The art of decorating in neutral tones

Designer Michela Imperiali Klemos has used muted tones to bring harmony to her west London family home
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Our friends joke that we should call our house after the novel 50 Shades Of Grey, as I've used so many muted tones around here: slate, mouse, silver, smoke," says designer Michela Imperiali Klemos, downing coffee, sending emails and supervising the children's tea. These different shades from the same palette bring harmony to the house. "Each room refers back to the space you have just left."

Decorating with neutral tones
© All pictures by James Merrell
Michela Imperiali Klemos designer her home with lots of muted tones. Bright lime and turquiose add an extra dimension in the lounge

Michela, an Italian brought up in Rome and now living in a skinny Victorian terrace in west London, is every inch the glamorous mamma, and loves to chat with her three children Eugenia, Dimitri and Theodora, taking them on the school run each morning, even though the older two beg to be dropped round the corner because it's "very uncool" for Mum to be dropping them at the school gates.

Decorating with neutral tones
Designer Michela Klemos, with children Eugenia, Theodora and Dmitri (left); the kitchen's clean monotone look matches the look of the bathroom (right)

Closing the divide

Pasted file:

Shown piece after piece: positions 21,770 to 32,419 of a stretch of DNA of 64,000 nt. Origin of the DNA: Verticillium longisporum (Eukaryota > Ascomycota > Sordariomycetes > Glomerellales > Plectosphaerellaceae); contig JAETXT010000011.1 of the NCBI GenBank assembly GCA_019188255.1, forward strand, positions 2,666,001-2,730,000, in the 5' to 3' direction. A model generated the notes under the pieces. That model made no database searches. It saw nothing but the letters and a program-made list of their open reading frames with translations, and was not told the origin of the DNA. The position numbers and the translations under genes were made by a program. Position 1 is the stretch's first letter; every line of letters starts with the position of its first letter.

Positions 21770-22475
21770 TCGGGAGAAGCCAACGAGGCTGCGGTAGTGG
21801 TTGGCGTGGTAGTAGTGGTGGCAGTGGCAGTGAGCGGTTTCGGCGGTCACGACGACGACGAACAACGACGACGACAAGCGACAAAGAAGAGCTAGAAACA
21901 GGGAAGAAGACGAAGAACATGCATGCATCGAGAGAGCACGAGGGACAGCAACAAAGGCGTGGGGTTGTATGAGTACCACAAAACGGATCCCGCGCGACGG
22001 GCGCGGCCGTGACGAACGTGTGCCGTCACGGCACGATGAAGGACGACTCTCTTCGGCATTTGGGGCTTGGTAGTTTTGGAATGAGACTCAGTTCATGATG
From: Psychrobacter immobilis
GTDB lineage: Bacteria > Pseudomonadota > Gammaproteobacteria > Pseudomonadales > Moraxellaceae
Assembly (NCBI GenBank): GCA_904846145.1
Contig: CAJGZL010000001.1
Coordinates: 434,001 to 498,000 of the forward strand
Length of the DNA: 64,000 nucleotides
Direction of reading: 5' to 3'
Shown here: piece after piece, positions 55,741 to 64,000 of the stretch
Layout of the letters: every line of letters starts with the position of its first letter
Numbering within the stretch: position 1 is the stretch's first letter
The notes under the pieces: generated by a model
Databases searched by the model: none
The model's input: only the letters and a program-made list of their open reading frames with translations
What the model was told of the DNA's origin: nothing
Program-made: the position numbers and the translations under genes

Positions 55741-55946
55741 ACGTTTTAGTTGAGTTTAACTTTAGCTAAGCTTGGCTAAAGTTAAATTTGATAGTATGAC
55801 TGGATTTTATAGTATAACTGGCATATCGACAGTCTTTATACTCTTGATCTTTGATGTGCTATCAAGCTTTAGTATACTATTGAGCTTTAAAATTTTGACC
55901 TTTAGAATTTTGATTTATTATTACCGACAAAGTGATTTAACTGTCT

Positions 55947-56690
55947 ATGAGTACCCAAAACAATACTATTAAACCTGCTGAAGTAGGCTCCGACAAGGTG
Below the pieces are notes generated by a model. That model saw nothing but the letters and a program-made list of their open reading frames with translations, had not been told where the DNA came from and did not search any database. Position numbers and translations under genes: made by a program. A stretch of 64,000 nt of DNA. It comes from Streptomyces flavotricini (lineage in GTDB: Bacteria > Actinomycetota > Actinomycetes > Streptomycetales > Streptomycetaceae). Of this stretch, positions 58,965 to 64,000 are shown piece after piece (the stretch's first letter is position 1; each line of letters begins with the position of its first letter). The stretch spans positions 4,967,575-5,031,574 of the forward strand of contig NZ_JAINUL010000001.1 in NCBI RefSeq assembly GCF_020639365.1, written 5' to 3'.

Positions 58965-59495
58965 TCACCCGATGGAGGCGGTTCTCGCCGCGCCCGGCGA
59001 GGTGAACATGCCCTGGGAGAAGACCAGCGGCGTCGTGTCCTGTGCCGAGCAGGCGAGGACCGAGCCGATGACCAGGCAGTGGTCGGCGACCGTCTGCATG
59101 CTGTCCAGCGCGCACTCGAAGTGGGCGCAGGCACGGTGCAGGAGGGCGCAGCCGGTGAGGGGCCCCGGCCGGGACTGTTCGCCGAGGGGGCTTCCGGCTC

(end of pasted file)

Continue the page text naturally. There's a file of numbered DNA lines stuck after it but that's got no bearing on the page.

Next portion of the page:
Their house was divided into flats and structurally unsound when the couple bought it in 2009. Their task was to turn it into a family home.

Michela says: "I wanted fluidity between the rooms so chose circular layouts and objects: the round bistro table in the kitchen and the leather stools; paintings with circles — even my favourite rugs are round."

Decorating with neutral tones
Michela designed Dimitri's raised bed to give plenty of storage space beneath (left); textured walls in the bedroom livens up neutral tones (right)

Michela's style elevates grey to an art form. Traditionally sombre — even corporate and dull — in her house the shade has been given a new lease of life: textured and warm. In the bathroom beneath the eves, for example, a feature wall of Farrow & Ball's Off-Black is the backdrop to a silvery antique-style tub.

"I fell hook, line and sinker for this Brissi bath, which looks as though it's made from polished pewter," she says. Despite the crafted appearance of so many of the rooms, Michela is surprisingly diffident about her decorating. "I don't pretend to have planned every square inch. It didn't happen like that." In fact, Michela improvised on a whole range of looks and moods. There's a catchy riff of 20th century design throughout (Arne Jacobsen chairs, classic 1950s lamps) with base notes of Italian chic and the occasional funky mustard yellow or vivid turquoise.

Decorating with neutral tones
Throughout the ground floor level the floors are mostly black (left); Michela fell in love with this metallic Brissi bath (right)

Subtle shapes
The modulation from space to space is subtle. At street level and on the first floor, for instance, the flooring is mostly black. Up a flight of stairs to the kids' bedrooms and the décor shifts into monochrome stripes. Finally, in the master suite, the floors are white. "We bought inexpensive oak and stained it to create the desired effect," says Michela.

Living Etc
The house is now finished and Sunday is the day to enjoy it with her husband. "Leonidas and I spend the evening together, while our two eldest get dinner ready. "It's a brilliant idea isn't it?"

See more of Michela's work at

Read the full version of this feature in the May issue of Living Etc, out now

Photographs by James Merrell
Styling by Mary Weaver

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